The Dynamic Duo: ODS Layout and the ODS Destination for PowerPoint
Like a good pitcher and catcher in baseball, ODS layout and the ODS destination for PowerPoint are a winning combination in SAS® 9.4. With this dynamic duo, you can go straight from performing data analysis to creating a quality presentation. The ODS destination for PowerPoint produces native PowerPoint files from your output. When you pair it with ODS layout, you are able to dynamically place your output on each slide.Through code examples this paper shows you how to create a custom title slide, as well as place the desired number of graphs and tables on each slide. Don’t be relegated to the sidelines––increase your winning percentage by learning how ODS layout works with the ODS destination for PowerPoint.
The REPORT Procedure: A Primer for the Compute Block
It is well-known in the world of SAS® programming that the REPORT procedure is one of the best procedures for creating dynamic reports. However, you might not realize that the compute block is where all of the action takes place! Its flexibility enables you to customize your output.This paper is a primer for using a compute block. With a compute block, you can easily change values in your output with the proper assignment statement and add text with the LINE statement. With the CALL DEFINE statement, you can adjust style attributes such as color and formatting. Through examples, you learn how to apply these techniques for use with any style of output. Understanding how to use the compute-block functionality empowers you to move from creating a simple report to creating one that is more complex and informative, yet still easy to use.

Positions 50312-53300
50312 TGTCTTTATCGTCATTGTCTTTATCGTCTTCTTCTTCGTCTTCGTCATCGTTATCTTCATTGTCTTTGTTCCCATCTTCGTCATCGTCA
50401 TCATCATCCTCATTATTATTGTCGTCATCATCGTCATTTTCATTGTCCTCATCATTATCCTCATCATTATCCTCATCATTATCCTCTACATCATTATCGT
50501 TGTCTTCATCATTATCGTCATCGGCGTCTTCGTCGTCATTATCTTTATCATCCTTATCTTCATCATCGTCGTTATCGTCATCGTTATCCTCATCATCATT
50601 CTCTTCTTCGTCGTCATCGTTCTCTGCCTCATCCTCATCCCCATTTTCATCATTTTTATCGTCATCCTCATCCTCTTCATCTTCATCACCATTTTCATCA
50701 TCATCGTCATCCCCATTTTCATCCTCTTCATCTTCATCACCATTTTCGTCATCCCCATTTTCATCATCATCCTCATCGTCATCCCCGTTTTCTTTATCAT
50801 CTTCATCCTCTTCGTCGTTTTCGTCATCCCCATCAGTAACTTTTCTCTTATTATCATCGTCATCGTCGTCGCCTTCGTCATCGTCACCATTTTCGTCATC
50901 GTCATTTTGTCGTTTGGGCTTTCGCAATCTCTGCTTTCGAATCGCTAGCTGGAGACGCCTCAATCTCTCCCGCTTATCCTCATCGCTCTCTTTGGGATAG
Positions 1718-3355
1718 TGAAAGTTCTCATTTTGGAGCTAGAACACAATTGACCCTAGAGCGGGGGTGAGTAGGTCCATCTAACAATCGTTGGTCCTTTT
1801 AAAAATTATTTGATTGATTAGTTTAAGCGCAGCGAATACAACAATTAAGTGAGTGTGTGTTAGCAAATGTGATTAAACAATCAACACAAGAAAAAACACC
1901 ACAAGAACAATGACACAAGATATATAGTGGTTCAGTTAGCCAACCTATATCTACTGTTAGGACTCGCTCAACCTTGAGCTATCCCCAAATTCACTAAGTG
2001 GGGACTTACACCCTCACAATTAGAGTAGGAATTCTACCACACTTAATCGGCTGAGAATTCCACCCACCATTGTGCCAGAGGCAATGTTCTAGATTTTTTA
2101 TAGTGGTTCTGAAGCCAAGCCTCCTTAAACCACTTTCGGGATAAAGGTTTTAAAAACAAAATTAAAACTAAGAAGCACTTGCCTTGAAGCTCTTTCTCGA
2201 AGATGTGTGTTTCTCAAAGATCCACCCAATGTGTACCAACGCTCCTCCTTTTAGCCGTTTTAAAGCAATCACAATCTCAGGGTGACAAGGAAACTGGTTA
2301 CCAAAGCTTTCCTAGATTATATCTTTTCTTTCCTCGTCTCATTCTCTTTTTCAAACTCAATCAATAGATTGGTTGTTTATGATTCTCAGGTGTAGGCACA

I-Kong Fu
I-Kong is a product manager at SAS and is interested in analytics applied to marketing and sports, and learning about machine learning. He enjoys meeting SAS users at SAS conferences and has also helped organize various analytics related events and meetings in the Triangle area of North Carolina, USA.
Bringing Google Analytics, Facebook, and Twitter Data to SAS® Visual Analytics
Your marketing team would like to pull data from its different marketing activities into one report. What happens in Vegas might stay in Vegas, but what happens in your data does not have to stay there, locked in different tools or static spreadsheets. Learn how to easily bring data from Google Analytics, Facebook, and Twitter into SAS® Visual Analytics to create interactive explorations and reports on this data along with your other data for better overall understanding of your marketing activity.
Chevell Parker
Chevell Parker is ​a member of the Foundation SAS team in Technical Support. His main areas of support include The Output Delivery System and XML Technologies. Chevell joined SAS in 1993.
A Ringside Seat: The ODS Excel Destination versus the ODS ExcelXP Tagset